December 10, 2023

FSM Media

by Dianna Ranere

Review | Disney Pixar’s COCO

Coco is the story of 12-year-old Miguel (Anthony Gonzalez) aspiring musician who defies his family to go on a magical journey to the magical land of his ancestors. Coco has already won many awards including a 2018 Golden Globe Award for Best Animated Motion Picture, a 2018 BAFTA Best Animated Feature Film and is currently nominated for an Academy Award for Best Achievement in Music Written for Motion Pictures (Original Song) For song “Remember Me” and the coveted Best Animated Feature Film.



Coco is currently on digital in HD and 4K Ultra HD™ and on Movies Anywhere and will be on 4K Ultra HD,™ Blu-ray,™ DVD and On-Demand on Feb. 27.


Let me preface this by saying that you should make sure that you have some tissues available to you during the film. The film follows the passionate Miguel into the land of the dead as he follows his dream of becoming a musician. Coming from a long line of shoemakers, his family is deadset against little Miguel becoming anything but a shoemaker and fight tooth and nail to get him to ditch the music.

Determined to make his dream come true, Miguel goes on a quest for a guitar and ends up trapped in the Land of The Dead on Dia de los Muertos where he meets his music-hating relatives and finds out much, much more about his love for music and his family.

The entire film is a colorful, musical masterpiece that hammers home the importance of family and following your dreams. You will be delighted with the music, as well of the animation. I fell in love with the characters, especially Dante the goofy dog, and was fell even more in love when I learned that he was based on the Mexican breed Xoloitzcuintli (or “Xolo”) in the Blu-ray extras.

The special features in the film are really a pleasure to watch, not only can you learn how the movie was made and see all of the research it took to make the film as authentic as possible, you also get to learn about the culture.

Special Features:

Deleted Scenes with Introductions – Director Lee Unkrich and co-director Adrian Molina talk about the deleted scenes and the part they played in the development of “Coco.”

  • Día de los Muertos – In this musical extravaganza, the colors and excitement of Día de los Muertos come to life as we meet superstar Ernesto de la Cruz. 
  • The Way of the Riveras – A musical number in which Abuelita and Miguel prepare their Día de los Muertos celebration while she teaches him Rivera family history and traditions.
  • Celebrity Tour – Héctor, a Land of the Dead tour bus guide, agrees to help Miguel, revealed to be a living boy, on his quest to find de la Cruz.
  • The Bus Escape – The Rivera family catches up to Miguel and Héctor and attempts to halt their mission to find de la Cruz.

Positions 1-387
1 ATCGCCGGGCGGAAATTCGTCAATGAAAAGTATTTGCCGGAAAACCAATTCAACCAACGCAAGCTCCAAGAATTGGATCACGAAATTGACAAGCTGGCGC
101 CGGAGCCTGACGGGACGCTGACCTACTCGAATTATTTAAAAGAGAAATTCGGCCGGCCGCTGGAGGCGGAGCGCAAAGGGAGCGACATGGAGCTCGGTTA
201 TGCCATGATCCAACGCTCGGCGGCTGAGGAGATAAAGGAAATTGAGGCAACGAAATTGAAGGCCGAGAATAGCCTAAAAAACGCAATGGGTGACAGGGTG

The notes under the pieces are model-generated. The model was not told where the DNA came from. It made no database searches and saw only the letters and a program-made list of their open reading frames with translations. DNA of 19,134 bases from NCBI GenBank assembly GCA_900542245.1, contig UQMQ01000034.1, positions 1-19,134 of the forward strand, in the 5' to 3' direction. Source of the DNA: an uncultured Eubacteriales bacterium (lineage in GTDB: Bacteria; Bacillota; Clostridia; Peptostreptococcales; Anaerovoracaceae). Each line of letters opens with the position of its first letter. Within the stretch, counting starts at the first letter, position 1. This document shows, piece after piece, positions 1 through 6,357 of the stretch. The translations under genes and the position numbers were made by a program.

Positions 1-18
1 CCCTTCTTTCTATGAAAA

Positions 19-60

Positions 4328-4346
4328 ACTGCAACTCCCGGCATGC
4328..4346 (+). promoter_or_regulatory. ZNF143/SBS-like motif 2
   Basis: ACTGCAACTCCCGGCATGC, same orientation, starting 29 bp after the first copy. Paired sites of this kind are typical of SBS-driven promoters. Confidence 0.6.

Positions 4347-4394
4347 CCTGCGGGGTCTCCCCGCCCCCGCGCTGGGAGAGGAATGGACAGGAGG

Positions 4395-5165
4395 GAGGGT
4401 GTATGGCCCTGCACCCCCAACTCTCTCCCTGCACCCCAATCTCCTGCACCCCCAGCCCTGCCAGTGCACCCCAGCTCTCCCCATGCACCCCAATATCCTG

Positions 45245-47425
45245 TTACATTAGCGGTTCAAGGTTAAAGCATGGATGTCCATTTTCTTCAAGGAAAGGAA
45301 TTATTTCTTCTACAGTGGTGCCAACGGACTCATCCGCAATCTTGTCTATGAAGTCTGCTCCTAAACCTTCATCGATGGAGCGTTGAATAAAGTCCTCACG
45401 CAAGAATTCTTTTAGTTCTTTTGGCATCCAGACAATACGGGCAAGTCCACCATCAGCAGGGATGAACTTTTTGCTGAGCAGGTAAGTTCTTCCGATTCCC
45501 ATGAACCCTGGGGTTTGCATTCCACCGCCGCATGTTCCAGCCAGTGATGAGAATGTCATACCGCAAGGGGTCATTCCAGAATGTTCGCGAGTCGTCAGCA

I absolutely loved the story of the Alebrije or Spirit animals. In Mexican culture, Alebrije’s are creatures made out of paper maché or carved from wood. They are usually a mashup of many animals. They aren’t usually associated with Día de Muertos in Mexican culture. Pepita, as shown above, is a fierce Alebrije and exquisite to look at. All of the many colors are amazing and I hope when I do paint this canvas I can do it justice.

  • Alebrije Attack – Miguel and Héctor are interrupted on their journey to find de la Cruz by a fierce alebrije.
  • The Family Fix – After de la Cruz reveals his true colors, the Rivera family puts their dismay aside and comes together to repair the smashed guitar needed to send Miguel home.
  • To the Bridge – As the Land of the Dead counts down to the end of Día de los Muertos, Miguel and de la Cruz come head-to-head on the marigold bridge.
  • Filmmaker Commentary – Presented by Lee Unkrich (director), Adrian Molina (co-director) and Darla K. Anderson (producer).
  • The Music of “Coco” – Collaborating with musicians of Mexico and some unique instrumentation, this documentary explores the beautiful fusion of music essential to the story of “Coco.”
  • Paths to Pixar: “Coco” – Explore how the film crew’s personal stories resonate with the themes of the movie itself.
  • Welcome to the Fiesta – A musical exploration of the skeletons that make the Land of the Dead in “Coco” so wondrous and intriguing.
  • How to Draw a Skeleton – Pixar artist Daniel Arriaga gives a lesson on the quick and easy way to draw skeletons using simple shapes.
  • A Thousand Pictures a Day – Join the “Coco” crew on an immersive travelogue through Mexico, visiting families, artisans, cemeteries, and small villages during the Día de los Muertos holiday.
  • Mi Familia – Developing the Riveras was a labor of love that took the cast and crew on a deep dive into the meaning of family.
  • Land of Our Ancestors – Watch Pixar artists lovingly construct layer upon layer of architecture from many eras of Mexican history, bringing the Land of the Dead to life.

  • Fashion Through the Ages – The cast of characters in “Coco” are from many different eras, making for some magnificent costuming opportunities.
  • The Real Guitar – The majestic guitar that spurs Miguel on his journey through the Land of the Dead is a unique creation. Watch as it is initially designed by a Pixar artist and ultimately realized as a real instrument by a master luthier in this poetic ode to craftsmanship.
  • Dante – How the crew fell in love with the uniquely Mexican breed of Xoloitzcuintli (or “Xolo”) dogs that inspired Dante.
  • How to Make Papel Picado – Join Pixar artist Ana Ramírez González as we learn how papel picado is made traditionally, and then try your own approach to this beautiful art form.
  • Un Poco “Coco” – A montage of original animated pieces used to promote “Coco.”
  • “Coco Trailers” – Trailers include “Feeling,” “Dante’s Lunch,” “Destiny,” “Journey” and “Belong.”




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